As stipulated in its constitution, Lebanon has a free economy that guarantees entrepreneurship and ownership of private property. This framework has enabled the private sector to play an instrumental role across various economic fields, namely within the services and financial sectors, which represent 70 percent of national income. The active participation of the private sector has also played a pivotal role in shielding the economy, which is constantly put to the test amid continued domestic and regional upheavals.
However, private intervention did not seep into all sectors in Lebanon’s post-civil-war era. Financing basic infrastructure, for instance, was carried out in a different manner, with limited participation from the private sector contrasted with a heavy reliance on borrowing. Accordingly, the process placed a hefty burden on the Lebanese Government as it grappled with financing to support the development of roads, electricity, water supply and telecoms networks.
The overall infrastructure in Lebanon continues to lag behind regional and international trends
Today, the enactment of a public-private partnership (PPP) law will create new prospects for the completion of existing projects and the launching of new ones. More importantly, it will create room for banks to take part in these projects and play an instrumental role in the economy.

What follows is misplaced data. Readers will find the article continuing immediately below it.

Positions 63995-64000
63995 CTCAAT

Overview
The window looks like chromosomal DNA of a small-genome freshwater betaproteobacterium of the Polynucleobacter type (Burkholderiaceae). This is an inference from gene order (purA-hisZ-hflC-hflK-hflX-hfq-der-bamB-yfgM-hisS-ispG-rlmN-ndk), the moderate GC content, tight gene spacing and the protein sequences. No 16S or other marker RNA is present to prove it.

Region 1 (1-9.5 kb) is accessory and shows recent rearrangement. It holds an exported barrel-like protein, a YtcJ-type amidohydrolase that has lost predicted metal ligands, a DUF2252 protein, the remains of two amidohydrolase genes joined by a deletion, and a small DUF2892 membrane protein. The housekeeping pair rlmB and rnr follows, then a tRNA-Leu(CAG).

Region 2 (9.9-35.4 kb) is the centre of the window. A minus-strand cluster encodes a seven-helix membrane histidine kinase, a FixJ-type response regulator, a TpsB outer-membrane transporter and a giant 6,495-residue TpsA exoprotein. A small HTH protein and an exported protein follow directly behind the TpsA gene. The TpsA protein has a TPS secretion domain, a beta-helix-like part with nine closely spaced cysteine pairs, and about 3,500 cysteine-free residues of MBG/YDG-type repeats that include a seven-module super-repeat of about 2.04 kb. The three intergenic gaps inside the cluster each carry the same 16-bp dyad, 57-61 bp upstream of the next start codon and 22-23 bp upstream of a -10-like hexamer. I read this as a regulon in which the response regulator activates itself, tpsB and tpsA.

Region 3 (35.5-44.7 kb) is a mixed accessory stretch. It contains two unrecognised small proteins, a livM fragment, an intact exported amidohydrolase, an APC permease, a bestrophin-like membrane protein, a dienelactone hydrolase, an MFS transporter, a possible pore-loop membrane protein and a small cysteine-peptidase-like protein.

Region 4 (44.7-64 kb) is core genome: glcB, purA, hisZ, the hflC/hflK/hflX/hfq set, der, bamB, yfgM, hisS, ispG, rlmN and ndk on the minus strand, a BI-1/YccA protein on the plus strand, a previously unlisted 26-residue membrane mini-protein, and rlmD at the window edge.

Up until 1975, Lebanon boasted some of the best infrastructure in the region. This status enabled the country to assume a competitive role as a financial services provider. However, the Lebanese Civil War, which extended from 1975 to 1990, reversed the equation as the major connectivity elements within the country were destroyed. Meanwhile, other states – namely in the Persian Gulf – have been developing their infrastructure at a rapid pace.
The end of the Lebanese Civil War marked a new era for reconstruction, as the country embarked on an ambitious social and economic reform programme initiated by the late prime minister, Rafik Hariri. The Horizon 2000 programme aimed to restore Lebanon’s key role as a centre for the region’s commerce and finance. Subsequently, numerous international companies returned to Lebanon with the aim of reconstructing physical infrastructure.
The period from 1990 until 2005 witnessed feverish building activity, with the booming development of roads and rise of apartment blocks. Unfortunately, this boom came to an end with the 2006 Israeli-Lebanese conflict: the conflict resulted in thousands of casualties and the destruction of homes, bridges, fuel stations, dams and roads, in addition to causing significant damage to Beirut’s international airport and the ports of Beirut, Tripoli and Jounieh.